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Re: mkisofs aborts but exit value is 0

Bill Davidsen <davidsen@tmr.com> wrote:

> >It's just that a reasonable person does not backup agile
> >parts of the disk via mkisofs directly. (I was doing an
> >experiment for evaluating a user's error message. So i
> >did things which i never had done on my own before.)
> >  
> >
> Unless you have the luxury of taking the system to single user mode, it 
> is always possible that you should have a file change. But in the case 
> of a moving target you are always taking a snapshot in time of the data, 
> and therefore robust behaviour is desirable, since you always backup 
> /then/ rather than /now/. I would be perfectly happy to have the file 
> truncated or ignored, but having the backup fail, particularly without 
> an error status, is just the mark of clumsy programming.

Filesystem Snapshot support is available since nearly 4 years now, and
doing a backup without a snapwhot today means ignoring all experiences 
about backup problems. 

There is no need to bring a machine down these days unless you are running
an unsuited OS.

> >>mkisofs is not a backup tool.
> >>    
> >>
> >
> >It is not an appropriate tool for general backup situations.
> >  
> >
> But it is virtually the only suitable tool for general portability 
> between hardware and O/S environments. And for general backup, it offers 

As is star.....and in contrary to mkisofs, star is a backup program.

> far faster access to files it the most common case, that in which a 
> small number of files must be restored. Since no list of files to ignore 
> can be complete for more than a point in time, and there's currently no 
> option in mkisofs (or any other widely used backup) to just mark any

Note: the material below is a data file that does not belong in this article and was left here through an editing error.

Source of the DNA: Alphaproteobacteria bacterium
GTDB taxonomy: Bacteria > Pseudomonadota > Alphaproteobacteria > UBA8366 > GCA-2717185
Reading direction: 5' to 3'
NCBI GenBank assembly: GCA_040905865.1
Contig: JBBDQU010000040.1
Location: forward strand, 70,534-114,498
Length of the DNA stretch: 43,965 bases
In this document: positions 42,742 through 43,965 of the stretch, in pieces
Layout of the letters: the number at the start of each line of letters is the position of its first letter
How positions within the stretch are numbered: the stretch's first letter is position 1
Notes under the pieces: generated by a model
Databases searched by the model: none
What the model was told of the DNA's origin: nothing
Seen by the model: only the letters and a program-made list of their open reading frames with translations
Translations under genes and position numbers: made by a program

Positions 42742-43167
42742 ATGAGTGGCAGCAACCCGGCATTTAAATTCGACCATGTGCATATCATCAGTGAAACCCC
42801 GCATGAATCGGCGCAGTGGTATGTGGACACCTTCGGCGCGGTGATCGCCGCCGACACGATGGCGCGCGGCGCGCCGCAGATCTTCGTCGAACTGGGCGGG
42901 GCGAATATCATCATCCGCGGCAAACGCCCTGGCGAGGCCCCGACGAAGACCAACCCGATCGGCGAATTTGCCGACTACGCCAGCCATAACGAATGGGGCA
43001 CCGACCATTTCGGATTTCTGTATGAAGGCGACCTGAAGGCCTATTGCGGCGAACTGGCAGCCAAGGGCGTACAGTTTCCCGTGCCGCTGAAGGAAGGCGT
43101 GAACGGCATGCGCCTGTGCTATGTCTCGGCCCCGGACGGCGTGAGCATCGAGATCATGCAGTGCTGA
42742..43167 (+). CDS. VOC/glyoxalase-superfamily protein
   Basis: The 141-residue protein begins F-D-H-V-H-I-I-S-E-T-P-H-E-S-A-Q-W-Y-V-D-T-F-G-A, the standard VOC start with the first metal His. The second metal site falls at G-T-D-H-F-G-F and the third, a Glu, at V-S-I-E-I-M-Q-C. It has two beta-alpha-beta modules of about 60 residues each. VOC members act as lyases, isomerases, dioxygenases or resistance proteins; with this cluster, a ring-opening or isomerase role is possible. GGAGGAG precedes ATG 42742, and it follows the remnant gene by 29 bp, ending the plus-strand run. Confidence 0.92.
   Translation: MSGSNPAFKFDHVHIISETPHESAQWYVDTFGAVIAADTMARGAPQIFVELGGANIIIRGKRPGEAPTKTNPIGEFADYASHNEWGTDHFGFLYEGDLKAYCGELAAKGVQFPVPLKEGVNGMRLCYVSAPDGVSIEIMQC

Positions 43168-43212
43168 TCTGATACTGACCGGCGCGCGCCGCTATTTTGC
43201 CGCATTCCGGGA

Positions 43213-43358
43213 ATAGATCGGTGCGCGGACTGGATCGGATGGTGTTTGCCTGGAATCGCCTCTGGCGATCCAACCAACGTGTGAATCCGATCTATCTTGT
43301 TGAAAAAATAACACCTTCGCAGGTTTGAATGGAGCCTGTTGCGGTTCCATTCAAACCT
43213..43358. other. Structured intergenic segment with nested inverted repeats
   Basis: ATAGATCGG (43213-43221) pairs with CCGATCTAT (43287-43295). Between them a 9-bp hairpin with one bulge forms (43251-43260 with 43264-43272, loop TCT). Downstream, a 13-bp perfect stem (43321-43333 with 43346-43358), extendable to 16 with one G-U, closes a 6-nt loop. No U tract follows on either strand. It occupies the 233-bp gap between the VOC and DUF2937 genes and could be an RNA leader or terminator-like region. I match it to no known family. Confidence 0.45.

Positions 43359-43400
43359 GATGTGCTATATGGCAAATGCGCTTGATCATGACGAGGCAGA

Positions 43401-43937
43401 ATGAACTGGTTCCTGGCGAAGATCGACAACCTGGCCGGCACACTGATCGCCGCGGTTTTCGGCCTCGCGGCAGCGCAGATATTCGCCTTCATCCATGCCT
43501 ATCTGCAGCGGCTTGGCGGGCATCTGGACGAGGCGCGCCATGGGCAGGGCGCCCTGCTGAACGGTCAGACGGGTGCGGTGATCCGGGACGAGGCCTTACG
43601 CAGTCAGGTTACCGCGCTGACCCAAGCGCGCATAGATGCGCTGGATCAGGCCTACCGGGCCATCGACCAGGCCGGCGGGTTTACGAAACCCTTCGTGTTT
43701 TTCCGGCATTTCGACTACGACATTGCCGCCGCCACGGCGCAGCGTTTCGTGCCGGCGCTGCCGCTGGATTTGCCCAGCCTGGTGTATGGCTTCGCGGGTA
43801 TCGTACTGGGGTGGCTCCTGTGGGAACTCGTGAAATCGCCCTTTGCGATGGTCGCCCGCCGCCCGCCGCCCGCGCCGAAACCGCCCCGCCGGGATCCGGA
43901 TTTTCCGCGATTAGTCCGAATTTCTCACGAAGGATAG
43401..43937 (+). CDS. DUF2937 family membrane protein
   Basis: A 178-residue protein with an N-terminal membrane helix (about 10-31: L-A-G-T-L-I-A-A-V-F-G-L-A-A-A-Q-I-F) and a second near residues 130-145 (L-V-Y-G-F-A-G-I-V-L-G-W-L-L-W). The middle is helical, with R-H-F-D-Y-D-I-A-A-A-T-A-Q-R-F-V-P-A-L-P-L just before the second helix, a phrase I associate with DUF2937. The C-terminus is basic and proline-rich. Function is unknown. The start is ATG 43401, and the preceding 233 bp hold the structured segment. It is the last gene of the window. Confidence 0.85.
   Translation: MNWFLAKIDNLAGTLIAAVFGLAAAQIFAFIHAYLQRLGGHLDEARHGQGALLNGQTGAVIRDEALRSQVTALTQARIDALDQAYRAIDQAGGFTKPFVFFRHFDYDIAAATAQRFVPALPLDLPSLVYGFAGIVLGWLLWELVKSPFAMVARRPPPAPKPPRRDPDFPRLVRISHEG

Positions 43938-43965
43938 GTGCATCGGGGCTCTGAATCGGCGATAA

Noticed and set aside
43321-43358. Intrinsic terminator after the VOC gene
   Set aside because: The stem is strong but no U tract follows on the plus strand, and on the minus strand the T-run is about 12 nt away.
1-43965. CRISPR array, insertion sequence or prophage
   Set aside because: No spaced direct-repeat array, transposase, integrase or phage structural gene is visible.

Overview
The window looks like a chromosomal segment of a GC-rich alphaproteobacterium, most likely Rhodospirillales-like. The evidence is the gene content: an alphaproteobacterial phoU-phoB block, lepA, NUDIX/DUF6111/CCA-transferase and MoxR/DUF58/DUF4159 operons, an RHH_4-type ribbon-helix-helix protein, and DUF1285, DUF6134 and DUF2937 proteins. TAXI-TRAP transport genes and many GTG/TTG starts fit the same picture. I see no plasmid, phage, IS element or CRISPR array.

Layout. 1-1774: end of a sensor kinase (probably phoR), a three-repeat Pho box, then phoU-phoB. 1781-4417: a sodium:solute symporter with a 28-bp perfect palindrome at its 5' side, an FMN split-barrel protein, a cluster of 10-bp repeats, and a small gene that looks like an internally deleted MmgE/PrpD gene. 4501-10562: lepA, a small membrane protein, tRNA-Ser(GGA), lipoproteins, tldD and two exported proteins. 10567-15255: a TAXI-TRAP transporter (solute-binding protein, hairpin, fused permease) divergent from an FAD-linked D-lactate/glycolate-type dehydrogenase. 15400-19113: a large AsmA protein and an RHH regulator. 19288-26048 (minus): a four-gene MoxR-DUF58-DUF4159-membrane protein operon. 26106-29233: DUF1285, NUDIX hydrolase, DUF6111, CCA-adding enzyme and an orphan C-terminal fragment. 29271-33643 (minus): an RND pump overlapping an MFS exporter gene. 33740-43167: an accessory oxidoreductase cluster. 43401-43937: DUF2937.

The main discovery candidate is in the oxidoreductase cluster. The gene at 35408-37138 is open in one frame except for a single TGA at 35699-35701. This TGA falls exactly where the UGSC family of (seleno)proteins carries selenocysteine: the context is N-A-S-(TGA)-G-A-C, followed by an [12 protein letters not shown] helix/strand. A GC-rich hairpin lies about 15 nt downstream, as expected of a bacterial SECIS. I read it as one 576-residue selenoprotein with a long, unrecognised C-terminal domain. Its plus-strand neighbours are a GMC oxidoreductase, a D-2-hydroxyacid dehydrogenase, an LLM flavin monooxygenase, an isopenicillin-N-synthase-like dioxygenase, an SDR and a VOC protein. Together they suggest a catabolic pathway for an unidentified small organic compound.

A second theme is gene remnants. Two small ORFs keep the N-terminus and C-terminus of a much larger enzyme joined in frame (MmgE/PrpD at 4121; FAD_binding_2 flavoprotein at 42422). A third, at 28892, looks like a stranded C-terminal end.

> file which has changed as zero length but preserve ownership and 

???? Could you explian what this should mean?

> DAT tapes (still use them for compatibility) were fine for saving and 
> restoring a load of data as an indivisible unit. As you imply and I 
> agreed above, any sequential data format is undesirable for applications 
> requiring access to individual files.

DAT tapes were never fine for backups because they did give you a very limited

> >I will have to RTxy about star in order to find out
> >which of the challenges of backuping it promises to
> >handle.
> >  
> >
> I would have loved to have star 15 years ago. I wouldn't use *any* 
> solution today which required reading the whole data set to extract 
> things, was not portable, and which is not cost effective in terms of 

As star uses a POSIX compliant archive format and as star is higly portable,
the backups made with star are of course portable.

> timeto recovery. Star represents the best implementation ever written of 
> an obsolete method of backup, and I can't think of any reason other than 
> "someone paid me to do it" why I would use star or any similar thing for 
> backup.

Mkisofs is unsuitable for backups and it is bad to see that people believe 


 EMail:joerg@schily.isdn.cs.tu-berlin.de (home) Jörg Schilling D-13353 Berlin
       js@cs.tu-berlin.de		(uni)  
       schilling@fokus.fraunhofer.de	(work) Blog: http://schily.blogspot.com/
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